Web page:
What is biotin?
Let’s start with a biotin definition. Biotin is a water-soluble B vitamin. What does biotin do? It is an essential co-factor to enzymes that play crucial roles in the metabolism of fatty acids, amino acids, and glucose. It also functions as a key regulator of gene expression (i.e., the ability of genes to manufacture proteins needed for biological activity).
What is biotin good for?
As far as biotin benefits and uses go, this vitamin has potential applications for hair, skin and nails. Following is more specific information on the benefits of biotin.
Biotin for hair
Among several symptoms of biotin deficiency is hair loss.1 Researchers investigated the serum biotin level in 541 female participants complaining of hair shedding (age range: 9-92 years old). Low biotin levels were found in 38% of these subjects.2 But, does biotin help with hair growth and is biotin good for hair? In fact, research says yes. Case reports found that daily biotin supplementation could improve hair health after 3-4 months in children with uncomfortable hair syndrome.3 4 A review article evaluating biotin and its effect(s) on human hair found 18 reported cases of biotin on hair and nails. In 10 of these 18 cases, there was a genetic cause of biotin deficiency; the remaining eight patients experienced an improvement in their hair after they had supplemented it with biotin supplementation. The research found that all of these 18 patients had underlying causes of biotin deficiency, and once treated with biotin supplement, showed clinical improvement in a variable time period.5
Biotin for skin
Is biotin good for the skin? There is actually limited research on the relationship between biotin and skin. There are, however, a couple of studies that point to a relationship. In the previously mentioned study with 541 female participants, 35% were found to have associated underlying seborrheic dermatitis – underscoring the importance of biotin for skin health.6 In another study on subjects with acne, a combination of nutraceuticals, including biotin, was found to be more effective than topical treatment alone.7
Biotin for nails
How about biotin for nail growth? Consider that frailty and brittleness of fingernails are frequently seen, particularly in women. In veterinary medicine, it has been documented that defective hooves of horses or claws of swine responded well to the oral application of biotin. Accordingly, researchers studied the effect of biotin on human fingernails. 71 Patients were treated with a daily oral dose of biotin (2.5 mg). Out of the 45 cases which finally could be evaluated, 41 (91%) showed definite improvement with firmer and harder fingernails after an average treatment of 5.5 months. Researchers concluded that, in most cases, biotin provides effective therapy for human patients with brittle nails.8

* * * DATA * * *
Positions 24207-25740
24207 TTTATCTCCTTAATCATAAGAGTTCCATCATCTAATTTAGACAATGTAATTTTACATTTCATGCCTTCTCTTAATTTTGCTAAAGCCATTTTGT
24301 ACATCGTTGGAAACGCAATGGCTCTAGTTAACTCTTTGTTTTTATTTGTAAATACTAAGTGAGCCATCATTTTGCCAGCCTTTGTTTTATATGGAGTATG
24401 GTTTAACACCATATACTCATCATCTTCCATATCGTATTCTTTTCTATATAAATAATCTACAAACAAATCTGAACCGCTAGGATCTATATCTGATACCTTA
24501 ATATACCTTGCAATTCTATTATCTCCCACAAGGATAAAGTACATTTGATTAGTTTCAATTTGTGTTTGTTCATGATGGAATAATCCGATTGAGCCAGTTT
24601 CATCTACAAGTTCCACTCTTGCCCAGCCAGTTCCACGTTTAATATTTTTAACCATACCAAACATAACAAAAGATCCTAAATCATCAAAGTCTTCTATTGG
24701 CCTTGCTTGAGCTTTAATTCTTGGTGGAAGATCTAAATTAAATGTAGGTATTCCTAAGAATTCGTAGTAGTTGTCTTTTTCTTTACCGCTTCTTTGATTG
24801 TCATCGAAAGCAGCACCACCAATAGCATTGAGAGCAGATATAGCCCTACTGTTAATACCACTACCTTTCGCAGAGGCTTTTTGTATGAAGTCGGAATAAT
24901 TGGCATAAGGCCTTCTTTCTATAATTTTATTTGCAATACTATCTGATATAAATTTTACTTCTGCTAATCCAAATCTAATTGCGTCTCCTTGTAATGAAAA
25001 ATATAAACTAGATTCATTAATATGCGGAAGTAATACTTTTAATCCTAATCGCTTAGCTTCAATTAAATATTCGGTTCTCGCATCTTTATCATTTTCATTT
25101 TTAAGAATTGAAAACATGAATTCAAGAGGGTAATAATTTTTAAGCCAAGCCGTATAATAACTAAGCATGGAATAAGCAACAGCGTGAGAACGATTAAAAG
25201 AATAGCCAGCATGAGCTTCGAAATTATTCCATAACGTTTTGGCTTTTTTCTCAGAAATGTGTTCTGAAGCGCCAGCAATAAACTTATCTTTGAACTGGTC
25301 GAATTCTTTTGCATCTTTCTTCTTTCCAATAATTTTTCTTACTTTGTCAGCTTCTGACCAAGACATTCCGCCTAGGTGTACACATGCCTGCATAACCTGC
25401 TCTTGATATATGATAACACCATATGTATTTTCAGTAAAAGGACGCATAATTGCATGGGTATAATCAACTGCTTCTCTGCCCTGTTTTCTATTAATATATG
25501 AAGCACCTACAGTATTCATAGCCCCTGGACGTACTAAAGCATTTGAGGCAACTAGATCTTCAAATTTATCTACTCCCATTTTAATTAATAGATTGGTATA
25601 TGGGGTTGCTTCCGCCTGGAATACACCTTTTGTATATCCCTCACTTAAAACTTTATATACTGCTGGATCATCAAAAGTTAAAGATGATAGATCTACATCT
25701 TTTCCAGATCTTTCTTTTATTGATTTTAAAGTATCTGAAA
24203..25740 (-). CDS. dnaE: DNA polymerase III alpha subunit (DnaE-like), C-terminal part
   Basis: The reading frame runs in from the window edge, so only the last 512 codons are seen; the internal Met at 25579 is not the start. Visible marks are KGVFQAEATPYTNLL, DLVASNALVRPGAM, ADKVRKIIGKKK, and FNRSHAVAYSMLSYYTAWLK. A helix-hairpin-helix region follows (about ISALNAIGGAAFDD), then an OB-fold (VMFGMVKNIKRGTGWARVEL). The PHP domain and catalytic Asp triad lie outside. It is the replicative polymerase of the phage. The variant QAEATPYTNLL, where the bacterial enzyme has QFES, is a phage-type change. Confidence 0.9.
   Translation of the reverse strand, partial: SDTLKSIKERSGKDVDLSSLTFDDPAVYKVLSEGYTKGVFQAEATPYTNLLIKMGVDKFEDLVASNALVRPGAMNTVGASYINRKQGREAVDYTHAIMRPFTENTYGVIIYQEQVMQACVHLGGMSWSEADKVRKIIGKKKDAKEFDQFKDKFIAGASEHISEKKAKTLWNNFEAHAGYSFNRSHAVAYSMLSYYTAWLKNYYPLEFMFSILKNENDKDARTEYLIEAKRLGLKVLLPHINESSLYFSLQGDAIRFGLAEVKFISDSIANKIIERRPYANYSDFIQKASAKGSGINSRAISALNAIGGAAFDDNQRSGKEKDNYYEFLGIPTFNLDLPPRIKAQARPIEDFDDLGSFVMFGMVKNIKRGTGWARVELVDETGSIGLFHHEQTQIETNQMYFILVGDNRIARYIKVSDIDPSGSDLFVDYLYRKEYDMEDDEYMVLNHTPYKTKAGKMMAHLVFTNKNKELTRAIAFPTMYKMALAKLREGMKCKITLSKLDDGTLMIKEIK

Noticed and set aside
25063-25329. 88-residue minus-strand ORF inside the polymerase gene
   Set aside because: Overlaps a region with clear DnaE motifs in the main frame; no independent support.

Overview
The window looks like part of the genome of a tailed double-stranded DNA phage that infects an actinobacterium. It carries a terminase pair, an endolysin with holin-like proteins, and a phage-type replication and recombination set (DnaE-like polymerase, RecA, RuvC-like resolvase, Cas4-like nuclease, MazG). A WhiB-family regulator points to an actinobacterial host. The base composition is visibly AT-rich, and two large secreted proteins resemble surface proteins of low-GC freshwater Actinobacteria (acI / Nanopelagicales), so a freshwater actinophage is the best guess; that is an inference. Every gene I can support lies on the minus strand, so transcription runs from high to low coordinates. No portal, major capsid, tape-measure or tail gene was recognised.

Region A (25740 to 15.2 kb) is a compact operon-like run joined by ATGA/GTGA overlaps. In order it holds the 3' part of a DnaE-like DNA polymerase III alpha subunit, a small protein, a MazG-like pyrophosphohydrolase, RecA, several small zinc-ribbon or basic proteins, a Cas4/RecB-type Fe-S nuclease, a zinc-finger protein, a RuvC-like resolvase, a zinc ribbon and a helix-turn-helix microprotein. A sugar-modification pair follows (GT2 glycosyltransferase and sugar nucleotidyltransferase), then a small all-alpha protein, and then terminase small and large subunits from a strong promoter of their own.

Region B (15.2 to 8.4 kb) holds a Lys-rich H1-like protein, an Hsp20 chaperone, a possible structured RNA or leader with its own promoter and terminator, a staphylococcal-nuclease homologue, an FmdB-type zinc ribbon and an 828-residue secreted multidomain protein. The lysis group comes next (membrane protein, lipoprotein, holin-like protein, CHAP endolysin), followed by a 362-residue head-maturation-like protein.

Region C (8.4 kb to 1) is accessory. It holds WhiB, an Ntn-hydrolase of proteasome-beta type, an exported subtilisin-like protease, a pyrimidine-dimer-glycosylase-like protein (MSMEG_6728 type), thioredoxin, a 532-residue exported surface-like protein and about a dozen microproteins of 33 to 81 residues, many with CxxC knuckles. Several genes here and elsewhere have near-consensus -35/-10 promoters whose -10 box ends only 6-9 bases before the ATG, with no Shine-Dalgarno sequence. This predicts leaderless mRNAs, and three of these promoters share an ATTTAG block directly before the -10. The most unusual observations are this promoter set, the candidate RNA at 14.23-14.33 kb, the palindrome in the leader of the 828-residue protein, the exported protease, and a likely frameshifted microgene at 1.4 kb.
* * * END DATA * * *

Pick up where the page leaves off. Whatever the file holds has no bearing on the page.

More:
Another study was conducted to test whether the favorable clinical results of biotin on nails could be corroborated by scanning electron microscopy. Researchers investigated the ends of the fingernails from 32 persons. They were placed into 3 groups: Group A consisted of 10 control subjects with normal nails, Group B comprised 8 patients with brittle nails studied before and after biotin treatment, and Group C was 14 patients with brittle nails in whom the administration of biotin did not coincide exactly with the initial and terminal clipping of the nails. The thickness of the nails in Group B increased significantly by 25%. In group C, the increase was 7%. Splitting of the nails was reduced in groups B and C and the irregular cellular arrangement of the dorsal surface of brittle nails became more regular in all nails of Group B and in 8 of 11 nails of Group C.9 Likewise a study10 from Switzerland demonstrated a 25% increase in nail plate thickness in patients with brittle nails who received biotin supplementation.
An adequate intake of biotin for adults is 30 mcg/day in U.S populations. The average dietary intake of biotin in western countries is generally adequate, and biotin deficiency is rare. Nevertheless, biotin deficiency can occur. So, what are biotin deficiency causes? Biotin deficiency may be genetic or acquired. Acquired biotin deficiency can be due to increased raw egg consumption, where avidin (a compound found in eggs) attaches to biotin and inhibits its absorption into the intestinal gut. In cooked eggs, the avidin particles are destroyed.11 Other causes of acquired biotin deficiency include states of malabsorption, alcoholism, pregnancy, prolonged use of antibiotics that interrupt normal flora, medications such as valproic acid, and isotretinoin intake.12 Additionally, evidence suggests that 50% of pregnant women are deficient in biotin.13
Foods high in biotin
Most biotin food sources are protein-derived. Dietary protein must be broken down into free biotin, which is then stored in the small intestine and liver. Biotin is found in many foods. But what foods are high in biotin? Egg yolk, liver, and yeast are rich sources of biotin. Other sources include whole-wheat bread, cheddar cheese, pork, salmon, avocado, raspberries and cauliflower.14
Biotin recommended daily intake
The biotin recommended daily intake is 30 mcg. However, biotin for hair growth dosage and biotin for nail growth dosage is considerably higher. For hair, the research suggests 3,000-5,000 mcg/day. For nails, the dose used in the research was 2,500 mcg/day.